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Hoppe's #9 gun solvent and Potassium Chloride

by chabochi
Tags: chloride, hoppe, potassium, solvent
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Jul6-11, 08:29 PM
P: 1
Hello, my name is Rudy and this is my first post.
I am a gun owner and I am wondering about how to clean my rifle and all the accumulated residue derived from my military surplus ammunition which has Potassium Chloride in the Primers. After shooting the rifle, the Potassium Chloride gets into the barrel and areas surrounding the bullet shell. This creates a residue which most gun owners simply refer to as salt. But it is specifically, Potassium Chloride. Anyways, there is a lot of unsubstantiated debate on the gun forums over which techniques are most effective at removing the "salt" from their guns. The most common techniques involve water, and/or Windex(which has water and ammonia), and a gun solvent known as Hoppe's #9. IMO, water would work fine to remove "salt' from a gun but then this seems counterintuitive; i.e., using water to prevent gun rust. Of course, those who choose to use water also use gun oils and/or gun solvents after using water to remove the water. Well, after reading dozens of comments on gun forums that go both ways. It is a frustrating experience to read all the conflicting comments from the know-it-alls. I figured it might be a good idea to take this question to a chemistry forum.

My ultimate question is, can Hoppes#9 gun solvent be sufficient to clean a gun from its usual residue and the Potassium Chloride?

Here is the list of ingredients of Hoppe's #9 as accurate as i could find online...
Ethyl Alcohol <35%
Kerosene <35%
Trade secret ingredients <25%
Organic Ester(trade secret) <10%
Ammonia, aqueous <10%
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Jul7-11, 09:34 AM
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That is an impossible question to answer without experimentation.

I found on the Hoppes site that #9 solvent also contains oleic acid and amyl acetate. The listed ingredients for #9 look to me to have poor solubilizing power for pure KCl. That isn't the case in powder residue, though, and it is likely that most of the KCl is carried away with the stuff that #9 IS a good solvent/cleaning agent for.

The #9 Plus contains Hydro-treated (hydrogenated) napthenic distillate (10-30%), ethanol (1-5%), triethanolamine (1-5%), kerosene (1-5%) and triazine (0.5-1.5%). and water. Lots of water. I would say that you should use the #9 plus if you are using corrosive ammo since it contains triethylamine and triazine which are powerful anticorrrosives and it has much more water for solubilizing those salts. The standard #9 doesn't have them.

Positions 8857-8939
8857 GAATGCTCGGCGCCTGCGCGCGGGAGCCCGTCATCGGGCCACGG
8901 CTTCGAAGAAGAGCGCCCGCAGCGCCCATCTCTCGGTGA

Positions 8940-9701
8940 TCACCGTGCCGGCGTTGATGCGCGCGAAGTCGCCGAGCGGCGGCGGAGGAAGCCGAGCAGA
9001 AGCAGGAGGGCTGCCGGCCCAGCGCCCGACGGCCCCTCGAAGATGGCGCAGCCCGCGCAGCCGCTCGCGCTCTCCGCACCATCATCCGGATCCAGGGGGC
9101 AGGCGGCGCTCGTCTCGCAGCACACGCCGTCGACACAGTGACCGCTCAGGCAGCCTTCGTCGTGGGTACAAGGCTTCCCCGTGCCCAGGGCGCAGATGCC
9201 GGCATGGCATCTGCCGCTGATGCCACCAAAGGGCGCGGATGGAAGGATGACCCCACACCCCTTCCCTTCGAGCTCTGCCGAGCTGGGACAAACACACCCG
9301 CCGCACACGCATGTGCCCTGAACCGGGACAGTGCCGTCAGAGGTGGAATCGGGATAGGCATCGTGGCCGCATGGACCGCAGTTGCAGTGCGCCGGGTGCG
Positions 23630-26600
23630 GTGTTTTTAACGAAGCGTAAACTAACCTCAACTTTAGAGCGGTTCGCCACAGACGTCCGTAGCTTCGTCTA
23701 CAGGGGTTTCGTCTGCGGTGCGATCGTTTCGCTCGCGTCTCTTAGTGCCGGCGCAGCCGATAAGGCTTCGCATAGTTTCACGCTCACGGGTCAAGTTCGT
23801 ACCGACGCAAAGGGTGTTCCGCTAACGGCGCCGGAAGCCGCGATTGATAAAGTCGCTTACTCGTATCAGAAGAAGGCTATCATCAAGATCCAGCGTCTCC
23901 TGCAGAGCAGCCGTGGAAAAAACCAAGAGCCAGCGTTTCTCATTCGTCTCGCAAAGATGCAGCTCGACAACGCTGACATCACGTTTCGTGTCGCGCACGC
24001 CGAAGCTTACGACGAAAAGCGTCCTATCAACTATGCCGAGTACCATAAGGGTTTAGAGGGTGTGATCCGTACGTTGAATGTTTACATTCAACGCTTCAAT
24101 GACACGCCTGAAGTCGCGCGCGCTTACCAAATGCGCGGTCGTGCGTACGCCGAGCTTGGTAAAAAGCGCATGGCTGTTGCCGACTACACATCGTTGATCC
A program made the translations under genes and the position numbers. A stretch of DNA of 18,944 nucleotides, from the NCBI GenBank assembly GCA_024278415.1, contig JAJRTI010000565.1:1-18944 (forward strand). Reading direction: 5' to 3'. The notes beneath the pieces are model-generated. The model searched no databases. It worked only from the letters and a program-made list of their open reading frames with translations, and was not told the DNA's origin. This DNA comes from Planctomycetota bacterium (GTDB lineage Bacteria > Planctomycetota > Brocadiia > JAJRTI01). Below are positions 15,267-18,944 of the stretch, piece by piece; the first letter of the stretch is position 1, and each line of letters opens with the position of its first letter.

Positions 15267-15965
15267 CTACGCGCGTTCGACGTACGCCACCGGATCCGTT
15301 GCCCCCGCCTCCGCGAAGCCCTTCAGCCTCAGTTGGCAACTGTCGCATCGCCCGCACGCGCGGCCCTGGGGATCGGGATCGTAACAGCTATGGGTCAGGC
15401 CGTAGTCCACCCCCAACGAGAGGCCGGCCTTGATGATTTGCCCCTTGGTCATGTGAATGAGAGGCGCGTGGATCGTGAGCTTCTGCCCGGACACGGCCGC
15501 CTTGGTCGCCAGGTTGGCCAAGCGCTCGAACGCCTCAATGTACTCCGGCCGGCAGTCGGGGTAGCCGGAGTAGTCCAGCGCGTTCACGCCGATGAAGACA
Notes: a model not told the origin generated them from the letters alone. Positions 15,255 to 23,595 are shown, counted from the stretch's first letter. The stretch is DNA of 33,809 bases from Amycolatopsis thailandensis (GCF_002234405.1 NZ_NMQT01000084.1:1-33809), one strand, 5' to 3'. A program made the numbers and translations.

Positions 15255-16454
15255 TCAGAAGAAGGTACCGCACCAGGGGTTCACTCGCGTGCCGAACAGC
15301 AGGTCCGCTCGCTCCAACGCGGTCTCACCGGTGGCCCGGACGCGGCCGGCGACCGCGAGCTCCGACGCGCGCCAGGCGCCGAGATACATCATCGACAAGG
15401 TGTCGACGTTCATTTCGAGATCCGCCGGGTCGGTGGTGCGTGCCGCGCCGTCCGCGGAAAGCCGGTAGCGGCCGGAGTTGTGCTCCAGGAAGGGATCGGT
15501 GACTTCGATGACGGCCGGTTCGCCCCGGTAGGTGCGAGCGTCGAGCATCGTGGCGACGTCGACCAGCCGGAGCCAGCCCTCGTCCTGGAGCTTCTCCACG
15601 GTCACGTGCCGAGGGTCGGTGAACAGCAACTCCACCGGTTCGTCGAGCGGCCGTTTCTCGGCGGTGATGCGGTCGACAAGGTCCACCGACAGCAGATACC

#9 Plus is the way to go for you.
Jul7-11, 01:57 PM
P: 2
When a company has been in business as long as Hoppe's, it's because they've been doing something right, i.e., their product works and it has probably been fine-tuned over the years to accommodate chemical changes made to ammunition. Hoppe's #9 solvent is a chemical cocktail concocted to remove the various lubricants and combustion byproducts that result from using a rifle or a gun.

If the bulk of the combustion residue is in fact potassium chloride (KCl), then there is no better solvent than plain old water, in fact, there is little bit of water in the Hoppe's #9 solvent; it's the 'aqueous' in the ammonia.

If the build-up of KCl is such that it inhibits loading or seating of a round, I wouldn't hesitate to try and remove it with a little water on a swab or some wadding, FOLLOWED by some Hoppe's to remove the rest of the gunk AND to protect the chamber and the inside of the barrel from oxidation (rust). Water, with or without ammonia, is not sufficient to do the whole job.

Also, be aware that unprotected steel will rust simply from time and exposure to humidity (water in the air) during storage. See the Hoppe's web site for other products that are designed to help you take care of your firearm investment.

P.S. - Listen to the voice of experience: use Hoppe's #9 in a well-ventilated area and wash your hands after use. Nervous system damage WILL screw-up your aiming accuracy. See the Materiial Safety Data Sheet at

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